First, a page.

IAPR Invited Talks
Professor Tomas Pajdla (Czech Technical University in Prague)
Talk title: 3D Reconstruction from Photographs - Principles and Applications
We will review and demonstrate main principles of the state of the art 3D reconstruction from photographs. Challenges and opportunities will be discussed and applications in photogrammetry, autonomous robotics and consumer cameras will be presented.
Tomas Pajdla received the MSc and PhD degrees from the Czech Technical University in Prague. He works in geometry and algebra of computer vision and robotics with emphasis on nonclassical cameras, 3D reconstruction, and industrial vision. He contributed to introducing epipolar geometry of panoramic cameras, noncentral camera models generated by linear mapping, generalized epipolar geometries, to developing solvers for minimal problems in structure from motion and to solving image matching problem. He coauthored works awarded the best paper prize at OAGM 1998 and 2013 and BMVC 2002. He is a member of the IEEE. Google Scholar: http://scholar.google.com/citations?user=gnR4zf8AAAAJhttp://cmp.felk.cvut.cz/~pajdla/mva2015/2015-Pajdla-3D-MVA-2015-05-19.pdf. We greatly appreciate the kindness of Professor Pajdla.
Professor Johji Tajima (Nagoya City University)
Talk title: Color Image processing from the physical, psychological and biological viewpoints
Color image processing is necessary in various academic fields, but each field approaches it differently, and often incorrectly. It should really be done in a way that is meaningful from the physical, psychological, or biological point of view. In this paper, I introduce the database SOCS, which is a tool to combine the physical and psychological view-points, and two recent researches, one on the illumination estimation relating to the physical viewpoint, and the other on the genetic polymorphism relating to the biological viewpoint.
Johji Tajima graduated from the Faculty of Science, the University of Tokyo, in 1971 and received a doctorate in 1990 from the same school. From 1971 to 2003, he was a research member of NEC Corporation, engaged in research on image processing and pattern analysis, especially color image processing. During the period, he was a guest scientist from 1979 to 1980 at Forschungsinstitut fuer Informationsverarbeitung und Mustererkennung (FIM) in Karlsruhe, the Federal Republic of Germany.
Subsequently, he has been a professor at the Graduate School of Natural Sciences, Nagoya City University, from 2003 to 2014. Now, he is a Professor Emeritus of the University.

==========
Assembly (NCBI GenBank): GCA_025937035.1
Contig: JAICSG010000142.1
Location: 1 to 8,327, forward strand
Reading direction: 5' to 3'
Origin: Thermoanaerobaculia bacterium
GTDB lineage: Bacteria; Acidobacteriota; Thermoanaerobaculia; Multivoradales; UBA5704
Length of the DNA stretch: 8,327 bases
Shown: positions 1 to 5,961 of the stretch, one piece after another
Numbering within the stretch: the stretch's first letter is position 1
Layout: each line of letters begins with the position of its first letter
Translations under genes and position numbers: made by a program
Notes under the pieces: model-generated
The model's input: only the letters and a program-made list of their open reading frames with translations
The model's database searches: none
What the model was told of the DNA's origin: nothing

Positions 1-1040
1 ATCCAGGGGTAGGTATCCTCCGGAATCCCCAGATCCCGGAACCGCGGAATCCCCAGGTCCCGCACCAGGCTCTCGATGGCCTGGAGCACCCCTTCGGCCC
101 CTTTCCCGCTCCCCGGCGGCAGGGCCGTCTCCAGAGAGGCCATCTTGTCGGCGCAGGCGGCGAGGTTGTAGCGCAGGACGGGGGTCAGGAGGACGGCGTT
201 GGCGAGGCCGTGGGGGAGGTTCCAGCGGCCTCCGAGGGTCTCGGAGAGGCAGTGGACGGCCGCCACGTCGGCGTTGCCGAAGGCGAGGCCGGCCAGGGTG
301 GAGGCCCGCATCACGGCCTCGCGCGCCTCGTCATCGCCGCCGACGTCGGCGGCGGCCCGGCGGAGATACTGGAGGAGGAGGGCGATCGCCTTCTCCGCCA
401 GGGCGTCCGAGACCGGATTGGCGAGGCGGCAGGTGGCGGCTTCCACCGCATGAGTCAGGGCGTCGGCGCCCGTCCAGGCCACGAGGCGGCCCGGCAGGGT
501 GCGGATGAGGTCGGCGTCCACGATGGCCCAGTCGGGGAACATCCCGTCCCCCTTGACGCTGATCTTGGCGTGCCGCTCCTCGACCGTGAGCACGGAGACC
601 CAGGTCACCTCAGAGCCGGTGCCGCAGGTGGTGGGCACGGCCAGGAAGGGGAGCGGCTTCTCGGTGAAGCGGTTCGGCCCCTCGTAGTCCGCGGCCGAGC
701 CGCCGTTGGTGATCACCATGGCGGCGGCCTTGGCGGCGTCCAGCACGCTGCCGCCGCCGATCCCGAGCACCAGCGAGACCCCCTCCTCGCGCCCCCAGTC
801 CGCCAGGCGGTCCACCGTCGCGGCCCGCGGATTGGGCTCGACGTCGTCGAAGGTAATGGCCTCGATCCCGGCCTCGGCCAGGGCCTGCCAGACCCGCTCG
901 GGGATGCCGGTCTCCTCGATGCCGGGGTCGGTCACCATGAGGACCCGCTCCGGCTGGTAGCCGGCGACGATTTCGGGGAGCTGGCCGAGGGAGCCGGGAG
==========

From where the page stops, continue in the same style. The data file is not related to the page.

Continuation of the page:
Prof. Tajima received the best paper awards for his papers from the Institute of Image Electronics Engineers of Japan (IIEEJ) in 1990 and 1998, and the Institute of Electronics, Information and Communication Engineers (IEICE) in 1991. He also published a book "Principles of Color Image Reproduction" in 1996.
He is a fellow of IEICE and IAPR (International Association for Pattern Recognition) for his contributions on color image processing and 3D vision.
He has served as a committee member of academic organizations, including as the general chair for MVA'92 and MVA2007, as well as the program chair for MVA2000.here. We are really grateful for Professor Tajima's kindness.
Professor Ramin Zabih (Cornell University)
Talk title: Research Opportunities in Creating Medical Images
While medical imaging researchers traditionally focus on registration or segmentation, an important challenge lies in creating high-quality diagnostic images for CT or MR. The underlying technical problem is a variant of motion deblurring, which requires a prior for solution. While good results can be achieved with widely-used first-order priors that only involve pairs of adjacent pixels, getting to the next level of performance requires patch-based priors. I will present a number of approaches to this problem, based on work my group has recently published in CVPR, ECCV, ICCV and TPAMI.
Ramin Zabih's research interests lie in computer vision and in medical imaging. He has worked on a variety of problems in early vision, including motion and stereo; many of these problems can be solved very accurately using algorithms based on graph cuts, which was given the Test of Time award at ICCV 2011 and the Koenderink prize at ECCV 2012. He served as a Program Chair for CVPR2007 and for the International Workshop on Computer Vision 2008, 2010 and 2012, and was a General Chair for CVPR 2013. He was the Editor-in-Chief of the IEEE Transactions on Pattern Analysis and Machine Intelligence from 2009 through 2012, and he now chairs the PAMI-TC, which runs vision conferences CVPR and ICCV. He also is the president of the Computer Vision Foundation, a non-profit which now co-sponsors CVPR and ICCV with the IEEE Computer Society. Since the fall of 2013 He is at CornellNYC Tech with a joint appointment in Weill Cornell Radiology. His medical work has focused on the problem of MR image reconstruction, as well as on workflow issues.